The sand — coarse and forgiving, “a pearly rubble” —
slopes down toward the ever reaching fingers of the waves.
The crabs scuttle back and forth, carefully
and methodically digging a temporary home for themselves,
knowing that the waves will come again and again.
Their eyes are attentive and their legs quick.
The palm trees lean toward the sea.
Always rejoicing, they offer their branches
The baobab tree stands in the shadow
of its own branches, the leaves dark green.
Grandparent of the ages, it is
playground and home to the monkeys.
What I’m saying is this:
We have been made as alive as the
ocean and clouds and sand and crabs
and palm trees and the baobab and monkeys.
Happy as a bratwurst and a German beer.
Happy as a shuka in the shade.
Happy as a shuka by a river.
Happy as a found water bottle.
Happy as an under construction fountain.
Happy as a bridge with locks.
Happy as a free plate of pasta.
Happy as an astronomy student.
Happy as a gin and tonic.
Happy as a game of gin.
Happy as a hand to hold.
Happy as a book to read.
Happy as a football game.
Happy as a drunk man sitting on a table.
Happy as an apple.
Happy as an unbitten fingernail.
Happy as a setting sun on a church.
Happy as a singing rower.
Happy as a forest 50 km outside the city.
Happy as a park on a hill.
Happy as an old cemetery.
Happy as a park to nap in.
Happy as a breath in a church.
Happy as a quiet laugh.
Happy as a comfortable pillow.
Happy as a 7:30 alarm.
Happy as an echo in the valley.
Happy as a crawdad among the stones.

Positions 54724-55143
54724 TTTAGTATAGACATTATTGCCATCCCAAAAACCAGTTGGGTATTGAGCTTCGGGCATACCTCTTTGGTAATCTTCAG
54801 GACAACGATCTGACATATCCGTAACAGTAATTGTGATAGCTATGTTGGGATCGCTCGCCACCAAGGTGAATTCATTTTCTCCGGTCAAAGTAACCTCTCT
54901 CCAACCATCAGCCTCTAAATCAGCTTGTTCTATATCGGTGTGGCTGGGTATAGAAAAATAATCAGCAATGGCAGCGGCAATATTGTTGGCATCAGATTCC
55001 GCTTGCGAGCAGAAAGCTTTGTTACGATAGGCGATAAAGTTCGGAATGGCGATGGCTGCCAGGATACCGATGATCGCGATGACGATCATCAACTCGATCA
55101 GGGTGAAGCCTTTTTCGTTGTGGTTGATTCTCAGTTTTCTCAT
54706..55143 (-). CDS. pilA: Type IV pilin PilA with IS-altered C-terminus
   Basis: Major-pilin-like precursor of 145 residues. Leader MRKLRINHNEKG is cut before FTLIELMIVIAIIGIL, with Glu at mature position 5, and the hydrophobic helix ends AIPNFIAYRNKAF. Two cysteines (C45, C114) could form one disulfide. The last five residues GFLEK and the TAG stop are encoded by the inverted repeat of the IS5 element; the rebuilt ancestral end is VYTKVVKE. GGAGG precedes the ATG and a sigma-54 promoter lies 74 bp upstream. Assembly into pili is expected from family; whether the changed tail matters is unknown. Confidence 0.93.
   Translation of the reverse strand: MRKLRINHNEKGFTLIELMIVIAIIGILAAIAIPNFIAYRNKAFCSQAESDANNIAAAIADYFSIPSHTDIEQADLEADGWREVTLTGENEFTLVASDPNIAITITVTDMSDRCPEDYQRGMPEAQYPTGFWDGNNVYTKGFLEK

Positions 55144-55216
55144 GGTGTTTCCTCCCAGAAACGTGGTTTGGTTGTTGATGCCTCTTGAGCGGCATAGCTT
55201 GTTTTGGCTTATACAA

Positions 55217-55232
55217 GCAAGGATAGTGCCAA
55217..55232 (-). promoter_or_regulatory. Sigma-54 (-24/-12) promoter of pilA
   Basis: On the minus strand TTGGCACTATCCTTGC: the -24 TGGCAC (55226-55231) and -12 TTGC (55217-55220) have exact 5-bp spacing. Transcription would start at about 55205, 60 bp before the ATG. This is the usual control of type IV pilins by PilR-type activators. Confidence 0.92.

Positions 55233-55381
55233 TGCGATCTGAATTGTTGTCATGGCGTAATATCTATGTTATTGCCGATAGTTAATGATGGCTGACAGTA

Happy as a wild cherry.
Happy as two kids on a train.
Happy as you and me.
In the early days of my Facebook and my life in Nairobi,
I posted a picture with the caption,
“I found my twin in Africa.”
The picture, taken on my electric blue iPod, shows
my torso reflected in the glass
of the bus window.
My hair is long and wavy and frizzy in a way
that I usually disliked.
I’m wearing a grey v-neck shirt that was always too thin,
but I’m smiling like it had been a good morning and
I’m willing to believe that it was.
A few days ago, wet from lake water,
I stand in front of the bathroom mirror with a
smile on my face, my hair now short.
Someone told me once that we wouldn’t recognize
a clone of ourselves walking down the street.
Our minds are so addled and our vision so blurred that
we cannot see
the material characteristics of our own material bodies.
What I’m meaning to say is this:
One day, I want to see my face
the way I see your face.
A painting and a picture,
just as you are.
Your teeth, just as they are.
Your eyelashes, just as they are.
Your cheeks, just as they are.
Renee walks in and smiles at me, humming,
one sleeve of her dark maroon shirt
rolled up over one shoulder.
Her mouth turns in confusion,
forgetting what she came for, then Ah yes,
As she retrieves a bowl, she says, I’ve begun singing this old activist song, from International Women’s Day.
I look at her, my eyebrows raised,
but she doesn’t say anything more.
She walks out the door, singing, and I hear her
pass through the garden and then
her voice fades.
The cork pot holders, four of them,
lay abandoned on the table and
the pitchers of water are half full.
I finish washing the dishes and laugh a little
at myself, stacking the dripping
pots and plates and plastic precariously.
To be clear,
I don’t know where this poem is going
or where it came from.
Only that Renee began singing and I saw
the words and I
obeyed their call,
like a voice floating through the garden.